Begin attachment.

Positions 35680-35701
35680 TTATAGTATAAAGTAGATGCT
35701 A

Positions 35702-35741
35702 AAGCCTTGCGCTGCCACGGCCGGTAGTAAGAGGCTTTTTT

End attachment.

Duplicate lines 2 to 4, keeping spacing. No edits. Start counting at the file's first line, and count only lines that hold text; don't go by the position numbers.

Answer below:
35680 TTATAGTATAAAGTAGATGCT
35701 A

Positions 35702-35741